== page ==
I’ve written about MCT oil quite a bit on my blog, from using it in your butter coffee recipes to integrating it into your diet in other ways. One aspect of MCT oil that I haven’t touched on very much is why you would want to take MCT oil, and what the health benefits of this oil exactly are.
The first time I heard about MCT oil was through Dave Asprey, who is now selling his MCT oil under the name of “Bulletproof Brain Octane Oil,” for whatever reason. At any rate, Dave states that the benefits of MCT oil compared to other fats or oils is that the body converts MCT oil into energy faster than other oils. This can result in increased energy, stamina, and performance during physical activities.
If you’re the type of person who takes a lot of vitamins and supplements each day, adding a spoonful or two of MCT oil to your daily regimen could be beneficial. The addition of MCT oil can help your body with the absorption of these nutrients. In fact, MCT oil is given to people who have trouble absorbing nutrients, such as people who suffer from cystic fibrosis or diabetes.
MCT oil can also help with the brain. Much like our bodies need fuel for performance, so does our brain. MCT oil has such a positive impact on brain function and health, studies have shown that it can help reduce the effects of Alzheimer’s disease. These ketones are created by the liver when MCT oil is ingested.
There are also a number of weight loss benefits to MCT oil–far too many to cover here in this blog post, actually. Check back in a couple of days for a separate post outlining some of the ways that MCT oil can help you lose weight.
Last week I wrote about some other uses for MCT oil if you don’t drink butter coffee for whatever reason. As it turns out, you can add it to just about anything. But before you start adding it to your smoothies and oatmeal, wouldn’t you like to find out just what exactly MCT oil is?
First, let’s look at the acronym: MCT stands for medium chain triglycerides. MCT is composed of a number healthy fatty acids that are medium in length. The fats that we get from most foods–and the fat that our body stores–are long in length. Small and medium length triglycerides are a good source of energy because they are easily metabolized by the body which is one reason why so many athletes are starting to discover and try MCT oil.
One of the richest sources of MCT is the coconut. MCT oil is made by extracting the caprylic and capric fatty acids from coconuts, resulting in a relatively unflavored, clear/yellowish liquid that can be stored at room temperature. Pure coconut oil or coconut cream is solid at room temperature and obviously has the flavor of coconut.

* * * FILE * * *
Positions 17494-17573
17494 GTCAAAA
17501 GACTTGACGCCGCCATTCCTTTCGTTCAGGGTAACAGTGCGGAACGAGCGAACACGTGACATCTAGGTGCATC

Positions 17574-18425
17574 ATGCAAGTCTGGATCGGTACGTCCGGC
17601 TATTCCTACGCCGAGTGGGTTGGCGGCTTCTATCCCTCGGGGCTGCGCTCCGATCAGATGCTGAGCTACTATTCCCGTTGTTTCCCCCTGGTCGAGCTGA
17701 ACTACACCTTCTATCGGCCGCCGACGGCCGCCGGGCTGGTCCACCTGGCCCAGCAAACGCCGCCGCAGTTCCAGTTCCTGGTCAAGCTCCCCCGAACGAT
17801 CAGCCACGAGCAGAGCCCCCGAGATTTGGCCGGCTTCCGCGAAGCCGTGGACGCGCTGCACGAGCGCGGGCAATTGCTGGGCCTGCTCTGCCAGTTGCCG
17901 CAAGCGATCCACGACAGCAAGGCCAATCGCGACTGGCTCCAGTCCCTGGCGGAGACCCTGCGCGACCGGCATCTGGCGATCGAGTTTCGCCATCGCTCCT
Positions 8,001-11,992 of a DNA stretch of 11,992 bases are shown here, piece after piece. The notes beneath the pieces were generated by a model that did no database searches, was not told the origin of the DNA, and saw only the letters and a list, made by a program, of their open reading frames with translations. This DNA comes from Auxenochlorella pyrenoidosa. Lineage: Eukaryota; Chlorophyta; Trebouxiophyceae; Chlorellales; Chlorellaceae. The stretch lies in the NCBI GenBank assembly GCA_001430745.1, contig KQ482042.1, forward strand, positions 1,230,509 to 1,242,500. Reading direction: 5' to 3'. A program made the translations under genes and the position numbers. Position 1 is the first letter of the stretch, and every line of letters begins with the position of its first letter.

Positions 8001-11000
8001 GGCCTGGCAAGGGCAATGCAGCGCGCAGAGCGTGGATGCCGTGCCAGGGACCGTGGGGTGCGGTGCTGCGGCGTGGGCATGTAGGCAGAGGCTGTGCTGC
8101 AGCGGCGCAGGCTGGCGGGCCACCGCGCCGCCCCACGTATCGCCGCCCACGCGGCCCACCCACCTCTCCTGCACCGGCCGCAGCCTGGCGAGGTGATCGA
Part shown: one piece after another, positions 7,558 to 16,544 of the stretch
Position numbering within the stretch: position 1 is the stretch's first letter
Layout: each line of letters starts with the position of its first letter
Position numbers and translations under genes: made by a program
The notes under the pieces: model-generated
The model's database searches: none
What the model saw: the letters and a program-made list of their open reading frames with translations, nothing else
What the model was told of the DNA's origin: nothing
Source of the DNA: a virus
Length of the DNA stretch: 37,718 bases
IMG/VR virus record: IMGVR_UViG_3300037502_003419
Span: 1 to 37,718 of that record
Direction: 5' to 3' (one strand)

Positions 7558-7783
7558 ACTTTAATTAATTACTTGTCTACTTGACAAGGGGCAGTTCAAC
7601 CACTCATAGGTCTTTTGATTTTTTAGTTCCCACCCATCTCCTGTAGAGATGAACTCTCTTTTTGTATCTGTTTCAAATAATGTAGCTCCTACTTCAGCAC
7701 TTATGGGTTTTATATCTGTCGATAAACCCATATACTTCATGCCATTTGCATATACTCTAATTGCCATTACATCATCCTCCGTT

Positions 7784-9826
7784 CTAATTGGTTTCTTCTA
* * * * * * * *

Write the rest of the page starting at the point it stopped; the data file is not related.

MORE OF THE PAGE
If MCT oil comes from coconuts, why not just use coconut oil or coconut cream in your smoothies or butter coffee instead of more expensive MCT oil?
MCT oil takes the “good stuff” (the medium chain triglycerides) from coconut oil and removes all the other stuff. Medium chain triglycerides comprise about 60% of coconut oil, so while it could be cheaper in the long run to use virgin coconut oil instead of MCT oil, you might use more of it. And because MCT oil is a liquid and essentially flavorless, it’s much more versatile, allowing you to integrate it into your existing diet easily without having to learn any new recipes.
I’m starting to sound like a broken record starting blog posts this way, but it was on The Joe Rogan Experience that I first heard about the health benefits of coconut oil from Joe Rogan. A while later, Onnit introduced its own organic coconut oil so I decided to research things a little further. I knew that it could be used as a substitute for MCT oil in Bulletproof Upgraded Coffee, but beyond that I wasn’t sure how I could integrate coconut oil into my diet.
Coconut oil is actually a very versatile product, and the name is somewhat misleading. When I think of a food oil, I think of a liquid like peanut, vegetable, sunflower, or corn oil. Coconut oil is a little different. At room temperature, it’s actually a solid with the appearance of lard or shortening. When heated, it turns into a liquid. This makes it easy to integrate it into your diet in many ways.
So why would you want to add coconut oil to your diet? It’s packed with MCTs, or medium chain triglycerides. The body burns these special fats very efficiently, making it a much better source of energy compared to sugar, startch, or even protein. A 2009 study found that women who added about two tablespoons of coconut oil to their diet for three months didn’t gain any weight during that time and had reduced abdominal fat.
Coconut oil can also help reduce cholesterol, build up our resistance to viruses and bacteria by boosting our immune system, and it stimulates the body’s metabolism, which can help with weight loss when combined with a balanced diet and exercise. Fortunately there are so many ways to add coconut oil to our diets that adding two-to-four tablespoons per day is easy!